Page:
The other thing that people who never travel outside of the US don’t realize is how much of a global consciousness there is when it comes to trends or fashion or music, at least amongst the privileged or more educated populations. So, if we are thinking in binaries, it becomes less about “China versus the US” but more about privileged/urban/globally connected people versus rural/poor/isolated people. But I’ve been away for so long that I am out of touch with people who live there now, who might give me a more contemporary sense of how people feel about America and capitalism, or communism, censorship, and surveillance. It’s easy to make assumptions about a whole country or mass of people from the outside looking in, but truth is always way more nuanced. A lot has changed in twenty years, no doubt! A lot changed just in the 1990s, while I was there. That is another big thing that is hard to grasp—the rapid speed of development in China and how fast people’s lives changed from the 1980s onward.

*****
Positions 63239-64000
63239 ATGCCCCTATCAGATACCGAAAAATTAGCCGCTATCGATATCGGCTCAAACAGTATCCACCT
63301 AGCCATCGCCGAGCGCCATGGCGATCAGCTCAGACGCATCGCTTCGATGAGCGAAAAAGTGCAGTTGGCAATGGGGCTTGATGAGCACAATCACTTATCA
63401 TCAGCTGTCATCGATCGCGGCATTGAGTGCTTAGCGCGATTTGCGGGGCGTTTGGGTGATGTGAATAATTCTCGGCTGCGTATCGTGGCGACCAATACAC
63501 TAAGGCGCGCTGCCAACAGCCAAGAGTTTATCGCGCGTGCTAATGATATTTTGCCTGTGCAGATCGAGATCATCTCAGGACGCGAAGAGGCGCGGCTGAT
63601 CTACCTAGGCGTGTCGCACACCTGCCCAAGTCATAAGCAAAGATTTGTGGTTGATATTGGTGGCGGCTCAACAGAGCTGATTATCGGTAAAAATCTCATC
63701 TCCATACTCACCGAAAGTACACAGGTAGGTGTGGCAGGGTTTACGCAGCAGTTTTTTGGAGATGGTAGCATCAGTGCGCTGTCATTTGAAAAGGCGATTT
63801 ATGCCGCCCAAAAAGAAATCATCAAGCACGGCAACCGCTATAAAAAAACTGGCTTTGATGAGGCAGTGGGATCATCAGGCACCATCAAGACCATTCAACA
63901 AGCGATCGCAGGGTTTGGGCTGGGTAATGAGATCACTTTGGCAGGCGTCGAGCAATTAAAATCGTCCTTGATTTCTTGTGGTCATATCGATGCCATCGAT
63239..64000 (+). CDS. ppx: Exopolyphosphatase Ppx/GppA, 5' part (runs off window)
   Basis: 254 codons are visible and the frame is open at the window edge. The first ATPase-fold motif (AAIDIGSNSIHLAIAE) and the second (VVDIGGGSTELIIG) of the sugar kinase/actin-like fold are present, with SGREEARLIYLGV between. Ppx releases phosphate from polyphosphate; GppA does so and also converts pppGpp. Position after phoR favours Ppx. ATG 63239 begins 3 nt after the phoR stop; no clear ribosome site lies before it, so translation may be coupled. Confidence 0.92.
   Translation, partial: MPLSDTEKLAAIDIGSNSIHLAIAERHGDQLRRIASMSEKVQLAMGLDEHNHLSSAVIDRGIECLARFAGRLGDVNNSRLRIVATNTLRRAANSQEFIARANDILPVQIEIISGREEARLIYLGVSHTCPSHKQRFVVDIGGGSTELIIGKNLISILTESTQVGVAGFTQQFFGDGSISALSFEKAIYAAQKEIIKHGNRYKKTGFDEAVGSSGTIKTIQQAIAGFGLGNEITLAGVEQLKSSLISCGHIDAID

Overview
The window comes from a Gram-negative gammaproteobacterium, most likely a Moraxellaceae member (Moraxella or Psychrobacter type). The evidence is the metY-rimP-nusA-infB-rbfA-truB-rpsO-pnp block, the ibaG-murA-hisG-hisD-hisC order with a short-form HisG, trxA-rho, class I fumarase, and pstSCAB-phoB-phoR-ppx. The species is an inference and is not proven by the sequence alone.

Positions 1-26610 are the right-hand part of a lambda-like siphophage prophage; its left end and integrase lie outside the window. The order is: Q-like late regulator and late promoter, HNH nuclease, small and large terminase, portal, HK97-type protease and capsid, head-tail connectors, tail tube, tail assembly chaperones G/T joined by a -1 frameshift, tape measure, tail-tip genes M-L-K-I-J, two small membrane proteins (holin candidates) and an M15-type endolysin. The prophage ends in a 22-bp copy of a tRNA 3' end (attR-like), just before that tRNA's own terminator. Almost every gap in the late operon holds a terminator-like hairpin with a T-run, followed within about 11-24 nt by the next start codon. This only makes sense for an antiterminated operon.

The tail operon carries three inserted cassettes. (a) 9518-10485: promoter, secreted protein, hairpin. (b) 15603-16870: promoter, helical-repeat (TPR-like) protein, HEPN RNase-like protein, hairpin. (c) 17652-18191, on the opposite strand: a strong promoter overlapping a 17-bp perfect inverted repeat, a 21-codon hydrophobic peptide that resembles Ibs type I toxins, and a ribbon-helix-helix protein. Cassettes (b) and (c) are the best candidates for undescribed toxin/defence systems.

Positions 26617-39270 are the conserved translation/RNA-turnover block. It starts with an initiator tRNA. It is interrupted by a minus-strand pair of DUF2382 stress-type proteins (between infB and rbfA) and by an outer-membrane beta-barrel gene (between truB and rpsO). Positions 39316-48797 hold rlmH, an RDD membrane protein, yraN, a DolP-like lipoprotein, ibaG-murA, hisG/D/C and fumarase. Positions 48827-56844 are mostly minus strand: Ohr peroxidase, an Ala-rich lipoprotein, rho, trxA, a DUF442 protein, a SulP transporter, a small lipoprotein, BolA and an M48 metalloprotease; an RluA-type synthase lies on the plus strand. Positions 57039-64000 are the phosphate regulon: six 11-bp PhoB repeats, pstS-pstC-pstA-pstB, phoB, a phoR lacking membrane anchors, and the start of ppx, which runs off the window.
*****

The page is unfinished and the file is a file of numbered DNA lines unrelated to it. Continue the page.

Rumpus: Many travel memoirs end with the narrator being fundamentally changed. Heart Radical closes the loop on the relationship with Yizhong but feels open-ended in terms of your relationship with China and the Chinese language. How would you summarize how the experience changed you?